Glossary of musical terms

Accidental – A note whose pitch is not a member of the scale of the most recently applied key signature.

Adagio – In a slow and leisurely tempo.

Alla marcia – In a march-like style or tempo.

Allegro – In a lively and fast tempo.

Assai – Very

Atonality or atonal – In general terms, atonal is used to describe music that is seemingly less harmonious and does not appear to resolve into conventional and classical chord progression. It is characterised by “meandering” harmonics that lacks a tonal centre. The music of the early 20th century is characterised by atonality as composers sought to break away from classical and the sonata form of musical composition and arrangement.

Arpeggio – Notes of a chord are played or sung in sequence rather than simultaneously.

Cantabile – A musical direction to mean “in a singing style”.

Chamber music – A form of classical music composed for a small group of instruments which could be accommodated in a palace chamber.

Chromatic scale – A musical scale with twelve pitches, each a semitone above or below the other.

Crescendo – Becoming gradually louder.

Diminuendo (or dim.) or Decrescendo – Becoming gradually softer.

Fortissimo –  Very loud.

Glissando – Gliding from one pitch to another, usually played rapidly like gliding the fingers over the strings of a harp.

Harmonic minor scale – A scale where the sequence of intervals between the notes consists of whole and half tones in the order: whole, half, whole, whole, half, whole-and-a-half, half

Larghetto – In a broad style.

Legato – Smooth playing and phrasing of connected notes as opposed to staccato, which is short and abrupt playing of detached notes.

Lento – Slow.

Maestoso – In a majestic and stately manner.

Major scale – A diatonic scale where the sequence of intervals between the notes consists of whole and half tones in the order: whole, whole, half, whole, whole, whole, half.

Major key signature –  A key whose harmony is based on a major scale.

Mazurka – Polish folk song / dance in triple time, usually in a quick and lively tempo with the accent on the second or third beat.

Marcato – Marked, accented.

Melodic minor scale – A scale where the sequence of intervals between the notes consists of whole and half tones in the order: whole, half, whole, whole, whole, whole, half.

Minor scale –  Minor scales are either natural minor, harmonic minor or melodic minor scales.

Minor key signature – A key whose harmony is based on a minor scale.

Moderato – Moderately, moderate time.

Molto – Much. Di molto, Very much.

Natural minor scale–  A scale where the sequence of intervals between the notes consists of whole and half tones in the order: whole, half, whole, whole, half, whole, whole.

Octave – An interval between one musical pitch and another with half or double its frequency.

Pianissimo – Very soft

Pizzicato – Playing technique that involves plucking the strings of a string instrument such as the violin, viola, cello or double bass to create a staccato sound.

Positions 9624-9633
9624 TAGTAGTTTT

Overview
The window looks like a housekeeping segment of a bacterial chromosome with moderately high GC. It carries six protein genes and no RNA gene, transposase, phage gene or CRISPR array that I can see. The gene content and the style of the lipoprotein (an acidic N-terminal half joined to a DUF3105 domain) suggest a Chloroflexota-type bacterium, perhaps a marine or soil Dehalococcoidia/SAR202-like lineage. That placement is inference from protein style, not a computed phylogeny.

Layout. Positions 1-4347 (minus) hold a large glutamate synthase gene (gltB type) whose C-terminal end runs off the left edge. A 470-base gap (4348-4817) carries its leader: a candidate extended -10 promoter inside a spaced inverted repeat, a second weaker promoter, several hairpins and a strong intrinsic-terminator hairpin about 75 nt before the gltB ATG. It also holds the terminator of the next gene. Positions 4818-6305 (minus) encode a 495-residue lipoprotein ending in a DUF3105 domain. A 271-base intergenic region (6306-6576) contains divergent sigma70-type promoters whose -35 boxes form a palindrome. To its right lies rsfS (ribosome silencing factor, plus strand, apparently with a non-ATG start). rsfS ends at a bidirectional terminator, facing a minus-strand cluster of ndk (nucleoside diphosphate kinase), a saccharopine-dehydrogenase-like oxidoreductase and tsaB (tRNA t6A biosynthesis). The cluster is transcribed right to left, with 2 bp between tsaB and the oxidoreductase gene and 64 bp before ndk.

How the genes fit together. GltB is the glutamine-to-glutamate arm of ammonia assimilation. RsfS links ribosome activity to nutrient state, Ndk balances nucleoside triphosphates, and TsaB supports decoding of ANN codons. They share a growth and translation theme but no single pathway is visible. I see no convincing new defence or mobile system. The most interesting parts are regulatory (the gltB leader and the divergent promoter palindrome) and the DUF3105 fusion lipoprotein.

Picardy Third (also known as Tierce de Picardie) – A harmonic technique of using a major key as a resolution to a piece of music written in a minor key.

Poco – A little

Polyrhythm – Simultaneous playing of two or more different and independent rhythms, such as the right hand playing a continuous string of triplets whilst the left hand plays regular time.

Presto – In very quick tempo.

Romantic era – A period from early 19th century Europe where musical forms broke away from traditional norms of musical structure of the classical era.

Rubato – expressive and rhythmic freedom by varying the tempo of a piece at the discretion of the performer. Depending on how well it is performed, this style of playing can sometimes determine the virtuosity of different performers playing the same piece of music.

Staccato – detached note signified by a dot above or below the note. The effect is short and abrupt as opposed to legato which indicate smooth playing and phrasing of connected notes.

Sonata form – a musical structure widely used by composers during the mid 18th century. It consists of 3 distinct sections – the exposition, development and recapitulation. The exposition introduces the main theme or motives of the work for the first time while the development section establishes these motives by varying their presentation with key modulations, variation in tempo and volume, harmony, juxtaposition of melodies, introduction of new themes, embellishments and the use of different instruments of the orchestra to provide contrast and interest. The recapitulation section repeats the thematic motives of the work previously introduced in the exposition usually in a slightly different manner to provide a sense of completeness to the movement.

Sostenuto – sustained and usually implies a slowing of tempo although it more often relates to a legato style where notes are held longer and beyond their normal values.

Syncopation – A rhythm or passage of music where the up beat is accented as opposed to the down beat. (Examples of syncopation can be widely found in reggae music).

Ternary form – A 3-part structure of a piece of music (A-B-A) where the middle B section is distinctively different from the A sections eg if the A sections are in regimented strict or march time, the B section is usually more lyrical and flowing to provide contrast.

Timpani (or kettle drums) – Large drums in the percussion family of the orchestra which the pitch can be adjusted by using foot pedals.

Trill (also known as “shake”) – Music ornamentation of rapidly repeating two adjacent notes, usually a semitone or a tone.

Triple time – Music tempo characterized by a primary division of three beats to the bar. Waltzes are generally all composed in triple time.

Triplet – A grouping of three notes played inside the length of two of its note type.

This entry was posted in Eating in Sydney and tagged . Bookmark the permalink.